PR Fish Bowl

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Tuesday Tips: PR Prep for a Flawless Trade Show

A PR team getting ready for a trade show can be like athletes prepping for the big game. There’s a game plan to follow, other teams to beat, fans to impress, and, most of all, a drive to score and score big.

Conferences and shows are always a good opportunity for companies to meet with a captive audience of media, including both familiar faces and new contacts. It can be quite chaotic, though, so it’s important to have that plan nailed down before you get there.

View and review. It’s vitally important to look back and see what your team did last year, if relevant. Compare last year’s plan/results to what you’re aiming to accomplish this time. Make sure you get all current media and attendee lists from the show operators, and it usually pays to befriend the PR rep.

Do the message drill. Spend the weeks leading up to the show finalizing your key messaging and announcements.  Decide on your most critical goals and topics, whether a new product, an updated brand identity, or an innovative new path, and make sure everyone buys in to the strategy. There should be no surprises about what you need to accomplish.

Check out the competition. Research which competitors are attending, and what they are up to. Are any of them holding events, announcing new products/services, or doing something out of the ordinary? Plan accordingly. It also helps to ask the first wave of media you meet what has impressed them the most; most of us operate in a client bubble at a show or conference, and it helps to know who’s talking about what.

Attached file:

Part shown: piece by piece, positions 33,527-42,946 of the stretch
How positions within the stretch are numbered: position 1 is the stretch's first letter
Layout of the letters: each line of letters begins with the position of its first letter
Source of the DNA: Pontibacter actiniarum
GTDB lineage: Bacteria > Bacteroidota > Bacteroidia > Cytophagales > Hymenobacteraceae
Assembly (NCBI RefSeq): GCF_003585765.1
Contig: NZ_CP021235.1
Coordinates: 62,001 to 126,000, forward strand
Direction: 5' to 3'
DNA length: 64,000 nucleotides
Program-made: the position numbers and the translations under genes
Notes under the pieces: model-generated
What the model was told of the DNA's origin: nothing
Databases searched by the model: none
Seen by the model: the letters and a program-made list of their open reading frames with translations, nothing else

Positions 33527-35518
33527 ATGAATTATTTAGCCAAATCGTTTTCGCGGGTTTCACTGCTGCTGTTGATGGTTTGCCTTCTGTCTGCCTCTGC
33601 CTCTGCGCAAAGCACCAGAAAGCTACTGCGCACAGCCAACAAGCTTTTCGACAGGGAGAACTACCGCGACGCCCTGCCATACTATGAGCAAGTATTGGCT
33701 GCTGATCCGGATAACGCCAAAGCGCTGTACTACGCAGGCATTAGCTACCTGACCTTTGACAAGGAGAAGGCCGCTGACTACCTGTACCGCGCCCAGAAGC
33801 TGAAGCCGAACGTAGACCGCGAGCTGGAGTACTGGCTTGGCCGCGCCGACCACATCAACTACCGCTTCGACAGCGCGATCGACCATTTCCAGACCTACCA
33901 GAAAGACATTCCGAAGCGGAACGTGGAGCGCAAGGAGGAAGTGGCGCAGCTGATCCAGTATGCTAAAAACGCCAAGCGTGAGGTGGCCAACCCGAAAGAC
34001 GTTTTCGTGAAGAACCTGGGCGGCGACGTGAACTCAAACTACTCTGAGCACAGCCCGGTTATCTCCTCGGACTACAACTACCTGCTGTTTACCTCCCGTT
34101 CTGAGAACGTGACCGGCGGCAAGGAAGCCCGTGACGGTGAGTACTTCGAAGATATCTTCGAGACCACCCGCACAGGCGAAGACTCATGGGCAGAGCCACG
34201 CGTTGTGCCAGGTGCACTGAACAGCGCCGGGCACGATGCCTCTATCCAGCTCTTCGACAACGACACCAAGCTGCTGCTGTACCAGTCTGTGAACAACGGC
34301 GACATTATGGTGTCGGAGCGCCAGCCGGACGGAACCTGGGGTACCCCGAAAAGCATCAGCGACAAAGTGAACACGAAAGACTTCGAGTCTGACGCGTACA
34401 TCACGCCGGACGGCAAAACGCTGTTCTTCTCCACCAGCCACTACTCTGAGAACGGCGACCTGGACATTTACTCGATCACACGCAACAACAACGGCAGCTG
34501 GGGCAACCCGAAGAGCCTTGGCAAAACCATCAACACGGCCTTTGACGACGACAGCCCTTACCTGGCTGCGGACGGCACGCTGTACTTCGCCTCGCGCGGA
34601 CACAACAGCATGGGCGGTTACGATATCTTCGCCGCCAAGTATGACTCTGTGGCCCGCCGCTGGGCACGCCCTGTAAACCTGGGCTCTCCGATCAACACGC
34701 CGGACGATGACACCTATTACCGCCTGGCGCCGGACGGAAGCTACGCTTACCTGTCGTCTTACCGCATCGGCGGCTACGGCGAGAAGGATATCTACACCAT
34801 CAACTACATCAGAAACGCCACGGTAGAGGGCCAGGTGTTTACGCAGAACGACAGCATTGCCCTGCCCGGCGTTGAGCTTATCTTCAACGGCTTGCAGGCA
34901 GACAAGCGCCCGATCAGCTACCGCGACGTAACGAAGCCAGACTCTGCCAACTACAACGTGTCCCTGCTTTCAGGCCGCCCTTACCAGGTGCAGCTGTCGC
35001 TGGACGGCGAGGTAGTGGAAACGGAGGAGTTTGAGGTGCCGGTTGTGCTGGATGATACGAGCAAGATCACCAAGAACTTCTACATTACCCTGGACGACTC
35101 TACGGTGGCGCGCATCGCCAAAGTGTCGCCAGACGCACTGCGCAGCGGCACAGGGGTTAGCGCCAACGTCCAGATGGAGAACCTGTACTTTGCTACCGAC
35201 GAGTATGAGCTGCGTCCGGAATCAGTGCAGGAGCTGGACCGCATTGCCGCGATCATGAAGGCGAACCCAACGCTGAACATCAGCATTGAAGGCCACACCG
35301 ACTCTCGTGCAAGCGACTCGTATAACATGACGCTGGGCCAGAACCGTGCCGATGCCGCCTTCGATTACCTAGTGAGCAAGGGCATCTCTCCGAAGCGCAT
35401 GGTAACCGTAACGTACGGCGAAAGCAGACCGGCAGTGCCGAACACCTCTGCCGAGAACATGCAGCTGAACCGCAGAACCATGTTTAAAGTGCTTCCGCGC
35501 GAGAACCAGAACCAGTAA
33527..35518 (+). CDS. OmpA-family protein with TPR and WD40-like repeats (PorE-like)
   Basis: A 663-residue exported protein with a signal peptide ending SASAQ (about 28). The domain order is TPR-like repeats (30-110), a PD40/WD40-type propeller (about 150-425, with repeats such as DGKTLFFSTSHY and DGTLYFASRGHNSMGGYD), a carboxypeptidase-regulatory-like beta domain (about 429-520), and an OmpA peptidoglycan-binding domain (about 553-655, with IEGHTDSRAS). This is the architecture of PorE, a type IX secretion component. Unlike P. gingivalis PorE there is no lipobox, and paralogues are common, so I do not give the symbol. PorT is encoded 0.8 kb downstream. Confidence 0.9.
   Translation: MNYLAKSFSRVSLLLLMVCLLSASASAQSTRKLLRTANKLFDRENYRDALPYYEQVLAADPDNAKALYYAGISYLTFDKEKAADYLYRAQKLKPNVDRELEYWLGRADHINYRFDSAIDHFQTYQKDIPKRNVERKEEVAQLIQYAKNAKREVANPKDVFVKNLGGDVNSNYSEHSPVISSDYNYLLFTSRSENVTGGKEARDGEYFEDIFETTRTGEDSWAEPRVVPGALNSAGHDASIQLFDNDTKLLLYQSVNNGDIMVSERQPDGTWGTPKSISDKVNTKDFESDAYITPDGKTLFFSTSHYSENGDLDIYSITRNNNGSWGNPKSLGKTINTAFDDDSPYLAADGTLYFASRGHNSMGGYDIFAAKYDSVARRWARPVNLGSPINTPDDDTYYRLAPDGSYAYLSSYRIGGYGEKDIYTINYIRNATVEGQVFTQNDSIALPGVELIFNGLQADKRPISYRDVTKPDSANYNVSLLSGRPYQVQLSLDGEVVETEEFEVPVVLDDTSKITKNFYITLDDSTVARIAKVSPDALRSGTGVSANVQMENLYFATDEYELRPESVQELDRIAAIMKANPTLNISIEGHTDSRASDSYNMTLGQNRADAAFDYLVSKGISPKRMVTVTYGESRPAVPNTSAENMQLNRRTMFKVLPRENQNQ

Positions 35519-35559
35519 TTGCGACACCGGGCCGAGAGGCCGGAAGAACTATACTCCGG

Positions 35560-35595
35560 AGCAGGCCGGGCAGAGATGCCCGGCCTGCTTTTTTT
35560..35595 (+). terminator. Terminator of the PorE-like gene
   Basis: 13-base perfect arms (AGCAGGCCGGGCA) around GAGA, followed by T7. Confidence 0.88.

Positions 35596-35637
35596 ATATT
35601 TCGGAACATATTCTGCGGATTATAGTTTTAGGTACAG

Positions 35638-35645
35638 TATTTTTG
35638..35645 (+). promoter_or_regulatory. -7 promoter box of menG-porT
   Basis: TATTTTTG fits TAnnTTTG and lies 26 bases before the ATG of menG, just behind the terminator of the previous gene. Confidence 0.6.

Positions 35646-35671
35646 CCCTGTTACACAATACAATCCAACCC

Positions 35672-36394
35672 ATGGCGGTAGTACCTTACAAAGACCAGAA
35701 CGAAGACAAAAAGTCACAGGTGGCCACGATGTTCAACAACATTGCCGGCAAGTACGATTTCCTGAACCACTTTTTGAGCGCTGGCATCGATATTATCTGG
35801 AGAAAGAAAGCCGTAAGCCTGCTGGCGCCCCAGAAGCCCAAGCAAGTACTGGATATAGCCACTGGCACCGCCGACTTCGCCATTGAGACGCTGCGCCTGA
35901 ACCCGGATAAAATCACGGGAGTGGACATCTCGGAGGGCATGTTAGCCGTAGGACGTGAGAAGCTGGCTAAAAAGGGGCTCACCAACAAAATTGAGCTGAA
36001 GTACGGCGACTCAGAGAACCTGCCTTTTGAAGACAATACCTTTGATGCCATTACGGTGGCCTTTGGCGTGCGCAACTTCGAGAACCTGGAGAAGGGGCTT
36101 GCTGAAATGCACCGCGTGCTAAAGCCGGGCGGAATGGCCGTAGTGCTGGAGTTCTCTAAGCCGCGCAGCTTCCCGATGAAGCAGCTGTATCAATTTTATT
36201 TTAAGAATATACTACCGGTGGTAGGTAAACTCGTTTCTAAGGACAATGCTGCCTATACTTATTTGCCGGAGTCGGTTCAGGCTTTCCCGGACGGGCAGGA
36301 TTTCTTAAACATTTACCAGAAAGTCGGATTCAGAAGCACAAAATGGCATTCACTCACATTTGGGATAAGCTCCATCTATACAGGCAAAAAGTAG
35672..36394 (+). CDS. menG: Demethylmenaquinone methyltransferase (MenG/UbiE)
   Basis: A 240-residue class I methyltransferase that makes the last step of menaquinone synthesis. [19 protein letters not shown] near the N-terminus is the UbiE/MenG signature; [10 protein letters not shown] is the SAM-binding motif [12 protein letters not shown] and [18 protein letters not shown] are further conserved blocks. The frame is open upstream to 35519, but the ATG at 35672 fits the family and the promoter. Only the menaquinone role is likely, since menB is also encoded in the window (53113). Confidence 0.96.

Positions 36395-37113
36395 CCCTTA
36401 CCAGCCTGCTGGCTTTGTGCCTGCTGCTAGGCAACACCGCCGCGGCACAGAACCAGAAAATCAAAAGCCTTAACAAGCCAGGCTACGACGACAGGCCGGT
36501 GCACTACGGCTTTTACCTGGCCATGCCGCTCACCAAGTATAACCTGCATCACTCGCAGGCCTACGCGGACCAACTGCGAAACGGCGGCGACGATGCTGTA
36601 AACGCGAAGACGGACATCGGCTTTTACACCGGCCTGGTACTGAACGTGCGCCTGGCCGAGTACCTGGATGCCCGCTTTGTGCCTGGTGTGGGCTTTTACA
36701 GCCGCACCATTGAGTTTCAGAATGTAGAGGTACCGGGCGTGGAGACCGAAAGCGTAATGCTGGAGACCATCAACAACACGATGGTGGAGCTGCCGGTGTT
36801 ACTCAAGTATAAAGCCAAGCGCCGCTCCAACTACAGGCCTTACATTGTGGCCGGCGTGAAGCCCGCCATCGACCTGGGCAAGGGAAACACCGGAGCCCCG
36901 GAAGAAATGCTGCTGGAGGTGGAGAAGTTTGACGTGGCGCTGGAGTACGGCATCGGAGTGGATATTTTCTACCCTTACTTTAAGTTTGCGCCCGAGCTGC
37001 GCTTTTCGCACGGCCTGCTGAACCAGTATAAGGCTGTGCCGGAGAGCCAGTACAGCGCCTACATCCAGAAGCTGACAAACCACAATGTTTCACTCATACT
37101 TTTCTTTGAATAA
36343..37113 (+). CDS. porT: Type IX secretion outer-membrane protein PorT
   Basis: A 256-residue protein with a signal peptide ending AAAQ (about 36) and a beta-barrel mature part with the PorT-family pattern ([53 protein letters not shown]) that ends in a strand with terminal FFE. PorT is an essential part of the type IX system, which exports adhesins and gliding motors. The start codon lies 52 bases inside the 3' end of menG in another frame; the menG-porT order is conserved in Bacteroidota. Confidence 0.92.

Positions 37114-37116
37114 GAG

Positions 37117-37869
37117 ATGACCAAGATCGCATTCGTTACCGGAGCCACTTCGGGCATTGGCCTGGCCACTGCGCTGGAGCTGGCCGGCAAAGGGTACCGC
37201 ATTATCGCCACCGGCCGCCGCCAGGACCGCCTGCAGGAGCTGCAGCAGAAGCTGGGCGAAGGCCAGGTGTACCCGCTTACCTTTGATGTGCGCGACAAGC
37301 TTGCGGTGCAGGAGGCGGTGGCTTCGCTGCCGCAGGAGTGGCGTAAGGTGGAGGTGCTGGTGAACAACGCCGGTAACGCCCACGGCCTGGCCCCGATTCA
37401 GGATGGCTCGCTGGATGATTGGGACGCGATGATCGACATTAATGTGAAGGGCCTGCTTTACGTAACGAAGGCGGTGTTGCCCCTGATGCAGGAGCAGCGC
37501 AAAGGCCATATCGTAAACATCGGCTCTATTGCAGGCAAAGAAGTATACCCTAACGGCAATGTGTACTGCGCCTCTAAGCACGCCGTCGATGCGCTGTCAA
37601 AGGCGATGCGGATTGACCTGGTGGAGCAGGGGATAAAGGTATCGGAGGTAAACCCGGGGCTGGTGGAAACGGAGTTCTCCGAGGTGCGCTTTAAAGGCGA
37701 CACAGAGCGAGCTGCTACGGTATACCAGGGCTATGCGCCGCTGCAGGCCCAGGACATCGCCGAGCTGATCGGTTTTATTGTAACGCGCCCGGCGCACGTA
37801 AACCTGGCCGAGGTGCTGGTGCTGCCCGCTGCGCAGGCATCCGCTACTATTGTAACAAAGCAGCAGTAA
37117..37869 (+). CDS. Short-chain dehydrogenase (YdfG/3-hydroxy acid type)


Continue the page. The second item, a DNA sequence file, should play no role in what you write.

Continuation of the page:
Prep your star players. Make sure your key spokespersons are ready and that they’ve got the game plays down. They should be comfortable speaking to media and being on camera. You will also want to go over their schedules and prepare detailed briefing books on all journalist meetings, complete with cell phone numbers. Leave nothing to chance.

Pace yourself! Trade shows (especially ones that last multiple days) can take a lot out of you – hours spent on your feet, back-to-back meetings, very little down time – so rest up during the days leading up the show.

Pack some essentials. In addition to comfortable shoes, always have mints or gum on hand to avoid dreaded dry mouth, some emergency RX to ward off aches and pains. Also, make a point to learn some things about the town you’re visiting. You may want to talk about your client, but you could impress a visiting reporter with your tips on a great bar or restaurant.

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